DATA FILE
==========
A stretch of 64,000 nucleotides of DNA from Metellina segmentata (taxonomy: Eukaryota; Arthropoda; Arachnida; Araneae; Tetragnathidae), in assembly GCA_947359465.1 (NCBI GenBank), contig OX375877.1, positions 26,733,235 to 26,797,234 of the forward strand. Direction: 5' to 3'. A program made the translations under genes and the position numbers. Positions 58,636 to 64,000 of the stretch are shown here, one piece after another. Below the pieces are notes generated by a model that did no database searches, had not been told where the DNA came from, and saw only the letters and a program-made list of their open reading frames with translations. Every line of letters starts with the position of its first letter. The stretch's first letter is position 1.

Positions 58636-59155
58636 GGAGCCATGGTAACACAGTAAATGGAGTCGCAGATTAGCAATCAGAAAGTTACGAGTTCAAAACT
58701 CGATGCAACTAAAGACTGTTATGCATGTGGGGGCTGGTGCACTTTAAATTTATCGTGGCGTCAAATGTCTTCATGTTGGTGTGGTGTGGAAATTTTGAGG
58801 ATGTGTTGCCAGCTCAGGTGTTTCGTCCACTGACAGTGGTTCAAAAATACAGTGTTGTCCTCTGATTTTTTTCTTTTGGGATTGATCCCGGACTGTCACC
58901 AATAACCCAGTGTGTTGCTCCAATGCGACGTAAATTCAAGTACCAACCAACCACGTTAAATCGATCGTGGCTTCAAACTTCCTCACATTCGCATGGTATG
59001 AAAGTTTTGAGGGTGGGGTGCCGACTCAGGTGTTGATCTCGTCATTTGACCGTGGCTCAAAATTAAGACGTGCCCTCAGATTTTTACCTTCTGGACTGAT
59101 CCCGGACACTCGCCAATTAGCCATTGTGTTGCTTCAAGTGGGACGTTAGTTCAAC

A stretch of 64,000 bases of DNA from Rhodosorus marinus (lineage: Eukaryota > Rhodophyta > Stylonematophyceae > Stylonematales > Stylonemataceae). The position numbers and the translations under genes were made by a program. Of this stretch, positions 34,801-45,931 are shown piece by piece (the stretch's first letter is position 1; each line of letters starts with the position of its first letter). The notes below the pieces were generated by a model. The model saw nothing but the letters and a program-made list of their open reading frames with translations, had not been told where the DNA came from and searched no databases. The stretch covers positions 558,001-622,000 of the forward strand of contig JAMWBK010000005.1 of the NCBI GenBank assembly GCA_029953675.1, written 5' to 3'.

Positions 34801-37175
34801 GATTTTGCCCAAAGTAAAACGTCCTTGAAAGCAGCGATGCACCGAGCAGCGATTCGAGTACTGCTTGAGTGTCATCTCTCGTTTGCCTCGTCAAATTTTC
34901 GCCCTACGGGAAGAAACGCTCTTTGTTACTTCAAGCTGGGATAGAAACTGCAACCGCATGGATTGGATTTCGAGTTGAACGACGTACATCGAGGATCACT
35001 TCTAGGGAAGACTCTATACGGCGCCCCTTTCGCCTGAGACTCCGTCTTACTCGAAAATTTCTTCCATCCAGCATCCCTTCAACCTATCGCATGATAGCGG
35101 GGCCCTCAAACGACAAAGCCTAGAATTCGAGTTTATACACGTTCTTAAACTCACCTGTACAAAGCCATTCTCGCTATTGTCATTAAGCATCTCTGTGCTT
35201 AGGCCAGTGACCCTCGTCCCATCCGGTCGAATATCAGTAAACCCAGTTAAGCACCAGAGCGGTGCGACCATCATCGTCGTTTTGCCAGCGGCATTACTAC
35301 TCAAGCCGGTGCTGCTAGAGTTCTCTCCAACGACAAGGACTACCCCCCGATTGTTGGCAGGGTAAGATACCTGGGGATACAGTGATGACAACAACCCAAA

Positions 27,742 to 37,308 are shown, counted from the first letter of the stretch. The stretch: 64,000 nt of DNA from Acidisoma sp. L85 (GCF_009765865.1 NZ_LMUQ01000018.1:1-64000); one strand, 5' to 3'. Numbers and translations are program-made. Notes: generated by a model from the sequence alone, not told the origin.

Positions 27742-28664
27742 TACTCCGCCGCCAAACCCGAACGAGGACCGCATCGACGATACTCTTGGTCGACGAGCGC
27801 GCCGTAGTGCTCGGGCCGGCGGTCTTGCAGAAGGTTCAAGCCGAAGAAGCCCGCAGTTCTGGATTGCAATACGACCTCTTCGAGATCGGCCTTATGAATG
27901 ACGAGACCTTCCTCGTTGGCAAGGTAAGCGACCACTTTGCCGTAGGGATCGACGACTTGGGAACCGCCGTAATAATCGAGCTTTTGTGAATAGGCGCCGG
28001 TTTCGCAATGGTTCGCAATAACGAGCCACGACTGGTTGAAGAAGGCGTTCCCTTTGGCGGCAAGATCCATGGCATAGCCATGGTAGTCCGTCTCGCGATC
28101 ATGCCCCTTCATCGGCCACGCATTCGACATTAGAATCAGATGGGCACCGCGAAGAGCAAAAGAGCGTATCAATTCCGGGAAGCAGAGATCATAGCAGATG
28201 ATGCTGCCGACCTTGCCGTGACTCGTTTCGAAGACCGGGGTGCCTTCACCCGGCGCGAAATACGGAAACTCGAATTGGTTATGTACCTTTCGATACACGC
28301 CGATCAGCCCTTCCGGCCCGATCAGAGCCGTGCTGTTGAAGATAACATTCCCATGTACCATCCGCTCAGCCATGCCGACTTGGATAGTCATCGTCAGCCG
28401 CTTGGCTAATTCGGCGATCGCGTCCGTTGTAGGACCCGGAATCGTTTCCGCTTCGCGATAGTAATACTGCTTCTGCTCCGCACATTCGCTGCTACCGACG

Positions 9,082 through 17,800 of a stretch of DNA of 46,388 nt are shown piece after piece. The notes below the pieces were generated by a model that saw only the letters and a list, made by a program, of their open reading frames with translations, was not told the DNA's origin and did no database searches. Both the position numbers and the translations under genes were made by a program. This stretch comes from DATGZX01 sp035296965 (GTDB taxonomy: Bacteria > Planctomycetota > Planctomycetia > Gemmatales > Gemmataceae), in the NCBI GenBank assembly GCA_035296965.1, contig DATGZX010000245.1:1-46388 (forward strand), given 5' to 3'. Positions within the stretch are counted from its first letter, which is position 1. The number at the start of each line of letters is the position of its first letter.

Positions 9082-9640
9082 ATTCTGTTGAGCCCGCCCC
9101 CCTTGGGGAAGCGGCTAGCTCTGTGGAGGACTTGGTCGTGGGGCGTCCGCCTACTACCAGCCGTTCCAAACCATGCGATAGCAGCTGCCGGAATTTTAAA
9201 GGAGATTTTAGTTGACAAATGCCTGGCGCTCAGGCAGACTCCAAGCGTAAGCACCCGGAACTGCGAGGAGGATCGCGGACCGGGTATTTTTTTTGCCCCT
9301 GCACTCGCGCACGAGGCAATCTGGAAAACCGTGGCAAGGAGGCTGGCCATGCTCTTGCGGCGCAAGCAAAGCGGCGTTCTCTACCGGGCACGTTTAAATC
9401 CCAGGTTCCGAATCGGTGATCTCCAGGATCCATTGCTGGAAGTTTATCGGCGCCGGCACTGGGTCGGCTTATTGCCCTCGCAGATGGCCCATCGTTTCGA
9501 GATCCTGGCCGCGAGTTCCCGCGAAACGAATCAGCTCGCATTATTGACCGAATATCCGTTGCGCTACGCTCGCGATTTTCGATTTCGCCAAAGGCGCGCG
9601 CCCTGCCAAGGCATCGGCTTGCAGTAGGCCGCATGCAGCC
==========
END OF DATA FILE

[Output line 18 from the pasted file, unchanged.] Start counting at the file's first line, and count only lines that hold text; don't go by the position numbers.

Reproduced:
Positions 27742-28664